can’t afford organic? how to reduce the pesticide load of your fruit and vegies

simply washing fruit and vegetables under running water will reduce surface pesticide levels by up to 80% | Frugal and ThrivingI’m going to go out on a limb and suggest that pesticides aren’t totally bad.

After all, pesticides have helped farmers increase yields and reliably deliver to consumers an abundance of quality produce all year long.

Being able to step inside a store and choose whatever takes our fancy from a wide variety of fruits and vegetables, no matter what the season and with little effort on our part is a luxury our ancestors never experienced.

We no longer fear famine that is caused by pests and disease like the Irish potato famine.

However, just as pesticides aren’t all bad, they’re not all good either.

They’re not good for the environment, degrading the soil and poisoning water supply.

And they’re not so good for our health either.

“Laboratory studies show that pesticides can cause health problems, such as birth defects, nerve damage, cancer, and other effects that might occur over a long period of time.  However, these effects depend on how toxic the pesticide is and how much of it is consumed. Some pesticides also pose unique health risks to children.” 1

We can avoid consuming pesticides in our food by eating organic produce.

The problem is that going organic can be expensive and impractical for many people.

One alternative is to only buy organic produce from the Environmental Working Group’s  Dirty Dozen list. 

The Dirty Dozen list includes the 12 most heavily sprayed fruits and vegetables, so if your budget allows it, buy these 12 items organic and ‘conventional’ produce for everything else.

The EWG also includes a Clean Fifteen list, which are the least sprayed fruits and vegetables.

If all organic produce is well out of your price range (it usually is for us), the alternative is to wash conventional produce well to remove as much of the pesticide residue off as you can.

(You should also wash organic produce as well to remove bacteria and dirt – the method is exactly the same as outlined below).

There’s no way to remove all pesticide residue. While most of the pesticides are on the surface of the produce, some of it is also absorbed into the produce.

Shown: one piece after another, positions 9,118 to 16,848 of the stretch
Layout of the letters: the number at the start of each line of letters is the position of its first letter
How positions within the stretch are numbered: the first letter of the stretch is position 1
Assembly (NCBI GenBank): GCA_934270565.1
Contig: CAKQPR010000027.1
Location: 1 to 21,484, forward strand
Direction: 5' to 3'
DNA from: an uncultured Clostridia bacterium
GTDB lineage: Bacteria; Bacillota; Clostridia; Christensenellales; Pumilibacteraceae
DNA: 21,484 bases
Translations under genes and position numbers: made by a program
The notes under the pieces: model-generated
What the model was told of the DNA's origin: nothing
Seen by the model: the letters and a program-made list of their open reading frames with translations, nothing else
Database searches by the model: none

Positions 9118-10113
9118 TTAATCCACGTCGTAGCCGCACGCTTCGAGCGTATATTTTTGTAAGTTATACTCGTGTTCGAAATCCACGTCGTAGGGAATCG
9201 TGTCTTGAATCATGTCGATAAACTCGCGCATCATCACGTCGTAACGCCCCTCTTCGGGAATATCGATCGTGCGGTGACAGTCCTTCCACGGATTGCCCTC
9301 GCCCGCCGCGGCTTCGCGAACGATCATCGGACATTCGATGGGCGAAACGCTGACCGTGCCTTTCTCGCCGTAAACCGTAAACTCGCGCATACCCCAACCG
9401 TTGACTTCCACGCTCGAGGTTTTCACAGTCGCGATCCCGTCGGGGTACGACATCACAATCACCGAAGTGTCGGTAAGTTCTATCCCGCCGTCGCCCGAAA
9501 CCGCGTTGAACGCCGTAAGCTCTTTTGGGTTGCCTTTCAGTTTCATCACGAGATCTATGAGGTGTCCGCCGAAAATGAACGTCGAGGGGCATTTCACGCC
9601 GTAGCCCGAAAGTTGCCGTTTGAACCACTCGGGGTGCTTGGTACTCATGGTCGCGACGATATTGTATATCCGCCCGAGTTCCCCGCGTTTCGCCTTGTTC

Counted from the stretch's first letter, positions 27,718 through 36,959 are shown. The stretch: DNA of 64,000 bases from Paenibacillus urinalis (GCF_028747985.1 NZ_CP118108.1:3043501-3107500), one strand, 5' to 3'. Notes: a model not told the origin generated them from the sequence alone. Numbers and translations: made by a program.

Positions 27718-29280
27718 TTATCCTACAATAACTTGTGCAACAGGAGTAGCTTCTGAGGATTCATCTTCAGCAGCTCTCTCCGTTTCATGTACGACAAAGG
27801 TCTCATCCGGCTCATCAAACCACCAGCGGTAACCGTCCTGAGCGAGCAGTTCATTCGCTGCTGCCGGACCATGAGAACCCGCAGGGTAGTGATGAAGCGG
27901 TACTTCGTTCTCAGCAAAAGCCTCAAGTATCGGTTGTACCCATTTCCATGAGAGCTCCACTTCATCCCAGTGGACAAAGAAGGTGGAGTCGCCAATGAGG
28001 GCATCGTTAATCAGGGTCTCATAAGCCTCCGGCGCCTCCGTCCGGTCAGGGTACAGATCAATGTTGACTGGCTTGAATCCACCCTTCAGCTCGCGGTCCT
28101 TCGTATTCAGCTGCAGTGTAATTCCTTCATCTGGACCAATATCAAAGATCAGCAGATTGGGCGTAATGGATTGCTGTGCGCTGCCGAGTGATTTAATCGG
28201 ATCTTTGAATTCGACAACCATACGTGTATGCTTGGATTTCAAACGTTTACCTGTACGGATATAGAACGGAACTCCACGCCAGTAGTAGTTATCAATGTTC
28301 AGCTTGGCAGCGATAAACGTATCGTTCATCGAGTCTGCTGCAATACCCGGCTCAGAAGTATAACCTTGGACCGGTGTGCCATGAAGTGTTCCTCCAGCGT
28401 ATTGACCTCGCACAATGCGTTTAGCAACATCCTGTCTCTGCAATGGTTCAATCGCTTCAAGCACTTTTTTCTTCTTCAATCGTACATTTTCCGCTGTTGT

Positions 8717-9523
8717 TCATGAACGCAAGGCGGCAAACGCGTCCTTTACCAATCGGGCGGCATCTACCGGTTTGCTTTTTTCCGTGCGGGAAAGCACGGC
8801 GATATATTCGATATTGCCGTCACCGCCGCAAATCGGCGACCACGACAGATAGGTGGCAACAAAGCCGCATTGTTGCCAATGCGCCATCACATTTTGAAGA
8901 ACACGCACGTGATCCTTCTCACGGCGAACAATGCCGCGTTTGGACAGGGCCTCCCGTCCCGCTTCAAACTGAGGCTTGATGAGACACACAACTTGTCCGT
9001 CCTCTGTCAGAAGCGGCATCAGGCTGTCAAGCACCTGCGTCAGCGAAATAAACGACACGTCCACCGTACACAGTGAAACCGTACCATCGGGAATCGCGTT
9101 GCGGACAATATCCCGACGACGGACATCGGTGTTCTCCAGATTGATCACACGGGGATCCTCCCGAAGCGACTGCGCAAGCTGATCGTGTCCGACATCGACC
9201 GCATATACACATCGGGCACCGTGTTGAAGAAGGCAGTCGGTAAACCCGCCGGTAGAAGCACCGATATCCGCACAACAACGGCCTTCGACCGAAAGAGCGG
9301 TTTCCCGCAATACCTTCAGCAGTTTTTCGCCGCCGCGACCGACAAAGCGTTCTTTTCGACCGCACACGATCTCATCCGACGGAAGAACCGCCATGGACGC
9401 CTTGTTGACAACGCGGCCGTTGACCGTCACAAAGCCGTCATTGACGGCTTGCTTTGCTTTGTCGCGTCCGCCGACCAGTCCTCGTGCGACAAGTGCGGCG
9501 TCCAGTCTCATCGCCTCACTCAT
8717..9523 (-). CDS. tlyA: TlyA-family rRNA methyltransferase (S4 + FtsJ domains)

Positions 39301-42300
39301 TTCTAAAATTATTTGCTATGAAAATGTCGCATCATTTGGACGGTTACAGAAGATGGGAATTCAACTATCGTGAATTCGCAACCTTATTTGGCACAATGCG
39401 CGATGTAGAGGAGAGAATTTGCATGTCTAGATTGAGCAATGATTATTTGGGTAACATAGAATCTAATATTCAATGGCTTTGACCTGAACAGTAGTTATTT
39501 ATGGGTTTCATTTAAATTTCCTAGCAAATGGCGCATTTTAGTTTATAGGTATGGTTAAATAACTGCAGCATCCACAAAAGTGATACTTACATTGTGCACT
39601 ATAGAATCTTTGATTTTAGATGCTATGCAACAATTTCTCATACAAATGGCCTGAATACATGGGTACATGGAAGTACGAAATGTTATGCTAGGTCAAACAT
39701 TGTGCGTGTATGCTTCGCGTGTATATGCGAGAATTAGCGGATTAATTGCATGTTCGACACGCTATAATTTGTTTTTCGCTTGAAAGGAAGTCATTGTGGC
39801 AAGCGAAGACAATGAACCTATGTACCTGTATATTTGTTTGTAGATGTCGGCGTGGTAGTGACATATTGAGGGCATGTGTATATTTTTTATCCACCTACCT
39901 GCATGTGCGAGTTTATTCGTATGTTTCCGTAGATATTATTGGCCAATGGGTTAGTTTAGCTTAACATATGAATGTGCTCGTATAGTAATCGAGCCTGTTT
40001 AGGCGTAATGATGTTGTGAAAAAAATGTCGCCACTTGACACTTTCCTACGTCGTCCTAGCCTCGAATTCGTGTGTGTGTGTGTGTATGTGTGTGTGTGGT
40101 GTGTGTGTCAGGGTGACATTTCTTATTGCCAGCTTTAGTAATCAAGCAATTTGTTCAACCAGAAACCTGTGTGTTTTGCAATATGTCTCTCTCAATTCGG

But you can remove a lot of it and the remaining amounts will be small compared to the health giving benefits of eating lots of fruit and vegetables.

do you need a commercial cleaner?

There are plenty of produce washes on the market and you can spend good money on them, but the easiest and cheapest way to wash produce is under running tap water.

“There is little or no difference between tap water rinsing or using a [commercial] fruit and vegetable wash in reducing residues of the nine pesticides studied.” 2

It’s important to note that it’s not the water so much as the friction, the actual rubbing, that’s gets the produce clean, so when washing produce, give them a rub under running water. For hard skinned vegetables like carrots, you can use a scrubbing brush.

Some produce, like apples, are covered in wax to extend their shelf life. Pesticide residue can get trapped under the wax and water alone does not remove the wax and therefore does not remove the surface residue.

vinegar to the rescue again

A study conducted by Cook’s Illustrated found plain old kitchen vinegar to be the most effective way to break down the wax coating on produce. 3 4

Vinegar is also very effective for getting produce clean. Vinegar reduces surface bacteria by up to 90% and viruses up to 95%, outperforming commercial produce washes. 5

To clean produce using vinegar, combine 1 part vinegar to 3 parts water in a basin or clean sink and soak produce for up to 20 minutes. Then rinse and rub under tap water as described above.


1. Wait to wash your produce until just prior to use. Washing and then storing fruit and vegetables will reduce their shelf life.

2. Soak vegetables in a vinegar solution (1:3 ratio) in a basin or clean sink for up to 20 minutes. For delicate fruit like berries, you can make up the vinegar solution in a spray bottle and give them a spray instead.

3. Wash under the running tap giving them a good rub or scrub, unless they are delicate.

4. Trim outer leaves. If you like, you can peel and discard the skin, which holds the most residue, although the skin is also where the most nutrients are too.

If you can’t afford organic (or grow your own), the next best thing is to wash conventional produce well.

While washing wont get rid of all pesticide residue on fruit and vegetables, it will reduce the pesticide load, reducing your exposure.

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  1. says

    While I strongly disagree with you on the usefulness of pesticides (I believe they have contributed to global warming because farmers no longer add carbon to the soil), this is a great article. We don’t have access to organic produce through our supermarkets in our rural area. They just don’t sell organics. Therefore when we don’t have fruit from friends or our own trees, we buy conventional sprayed fruit. We’ve been amazed when we soak our apples in vinegar and water. The wax coating becomes visible and the water sometimes gets really discoloured. I hadn’t seen the list for the ‘clean fruits’ so thank you for the information!

    • says

      Hi Linda,

      I agree with you that pesticides are bad for the environment.

      But we do enjoy such a luxury of abundant, readily available food (for better or for worse).

      Thanks for your comment.